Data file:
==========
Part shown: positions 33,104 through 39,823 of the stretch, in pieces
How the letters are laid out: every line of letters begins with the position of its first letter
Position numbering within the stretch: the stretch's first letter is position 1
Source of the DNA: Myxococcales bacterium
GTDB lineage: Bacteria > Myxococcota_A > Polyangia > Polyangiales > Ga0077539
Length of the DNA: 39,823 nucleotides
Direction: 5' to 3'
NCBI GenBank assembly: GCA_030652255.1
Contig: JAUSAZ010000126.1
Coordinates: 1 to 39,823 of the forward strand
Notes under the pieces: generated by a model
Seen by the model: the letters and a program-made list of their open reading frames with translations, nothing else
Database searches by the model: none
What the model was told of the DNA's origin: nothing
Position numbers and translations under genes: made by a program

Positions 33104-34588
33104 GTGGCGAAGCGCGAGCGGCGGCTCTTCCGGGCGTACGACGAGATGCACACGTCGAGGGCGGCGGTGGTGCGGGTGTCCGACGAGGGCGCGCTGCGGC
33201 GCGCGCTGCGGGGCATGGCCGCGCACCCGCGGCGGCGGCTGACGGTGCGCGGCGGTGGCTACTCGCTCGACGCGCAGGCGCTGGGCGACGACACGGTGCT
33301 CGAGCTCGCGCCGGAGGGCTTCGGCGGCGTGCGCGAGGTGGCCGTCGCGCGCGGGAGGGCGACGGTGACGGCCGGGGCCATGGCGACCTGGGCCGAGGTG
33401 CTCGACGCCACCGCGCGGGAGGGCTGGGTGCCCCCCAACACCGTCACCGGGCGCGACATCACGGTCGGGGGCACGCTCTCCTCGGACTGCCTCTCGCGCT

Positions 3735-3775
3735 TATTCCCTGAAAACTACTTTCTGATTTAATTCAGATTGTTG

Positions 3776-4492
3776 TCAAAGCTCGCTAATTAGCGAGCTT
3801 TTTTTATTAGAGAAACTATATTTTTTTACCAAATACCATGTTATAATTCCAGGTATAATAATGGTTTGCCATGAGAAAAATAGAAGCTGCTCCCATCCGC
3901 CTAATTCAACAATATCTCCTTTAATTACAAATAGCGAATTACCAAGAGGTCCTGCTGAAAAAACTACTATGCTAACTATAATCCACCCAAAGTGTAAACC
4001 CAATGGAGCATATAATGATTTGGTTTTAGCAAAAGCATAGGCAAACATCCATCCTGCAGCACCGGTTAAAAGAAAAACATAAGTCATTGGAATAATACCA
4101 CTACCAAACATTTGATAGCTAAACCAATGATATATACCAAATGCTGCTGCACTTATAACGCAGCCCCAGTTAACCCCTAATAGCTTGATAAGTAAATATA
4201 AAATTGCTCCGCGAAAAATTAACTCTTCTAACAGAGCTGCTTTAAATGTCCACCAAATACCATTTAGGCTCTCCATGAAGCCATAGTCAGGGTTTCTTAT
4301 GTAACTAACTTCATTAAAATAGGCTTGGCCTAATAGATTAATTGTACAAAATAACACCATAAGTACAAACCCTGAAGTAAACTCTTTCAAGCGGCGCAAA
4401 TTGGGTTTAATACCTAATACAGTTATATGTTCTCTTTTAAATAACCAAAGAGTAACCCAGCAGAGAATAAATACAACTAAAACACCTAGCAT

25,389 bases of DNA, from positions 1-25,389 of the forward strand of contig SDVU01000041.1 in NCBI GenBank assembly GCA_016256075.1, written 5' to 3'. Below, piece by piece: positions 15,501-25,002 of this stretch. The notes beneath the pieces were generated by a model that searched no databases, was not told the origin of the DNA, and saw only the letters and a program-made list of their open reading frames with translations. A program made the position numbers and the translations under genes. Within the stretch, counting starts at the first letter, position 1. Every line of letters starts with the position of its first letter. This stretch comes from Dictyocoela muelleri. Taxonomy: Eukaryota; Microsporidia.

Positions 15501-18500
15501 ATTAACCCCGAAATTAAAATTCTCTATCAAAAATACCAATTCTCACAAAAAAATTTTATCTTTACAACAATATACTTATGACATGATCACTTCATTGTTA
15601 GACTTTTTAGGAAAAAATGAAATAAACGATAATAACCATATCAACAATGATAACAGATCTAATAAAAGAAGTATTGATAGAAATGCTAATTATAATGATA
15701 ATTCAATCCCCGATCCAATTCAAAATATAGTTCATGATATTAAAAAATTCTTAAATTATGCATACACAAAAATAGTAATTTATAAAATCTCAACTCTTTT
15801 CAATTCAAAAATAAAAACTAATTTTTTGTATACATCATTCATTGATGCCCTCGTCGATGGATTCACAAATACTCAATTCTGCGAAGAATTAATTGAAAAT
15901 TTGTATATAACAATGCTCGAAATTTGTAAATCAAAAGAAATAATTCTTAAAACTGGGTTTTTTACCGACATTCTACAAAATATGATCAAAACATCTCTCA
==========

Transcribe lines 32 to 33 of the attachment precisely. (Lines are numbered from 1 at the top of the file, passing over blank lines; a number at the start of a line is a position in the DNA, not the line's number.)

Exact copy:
25,389 bases of DNA, from positions 1-25,389 of the forward strand of contig SDVU01000041.1 in NCBI GenBank assembly GCA_016256075.1, written 5' to 3'. Below, piece by piece: positions 15,501-25,002 of this stretch. The notes beneath the pieces were generated by a model that searched no databases, was not told the origin of the DNA, and saw only the letters and a program-made list of their open reading frames with translations. A program made the position numbers and the translations under genes. Within the stretch, counting starts at the first letter, position 1. Every line of letters starts with the position of its first letter. This stretch comes from Dictyocoela muelleri. Taxonomy: Eukaryota; Microsporidia.

Positions 15501-18500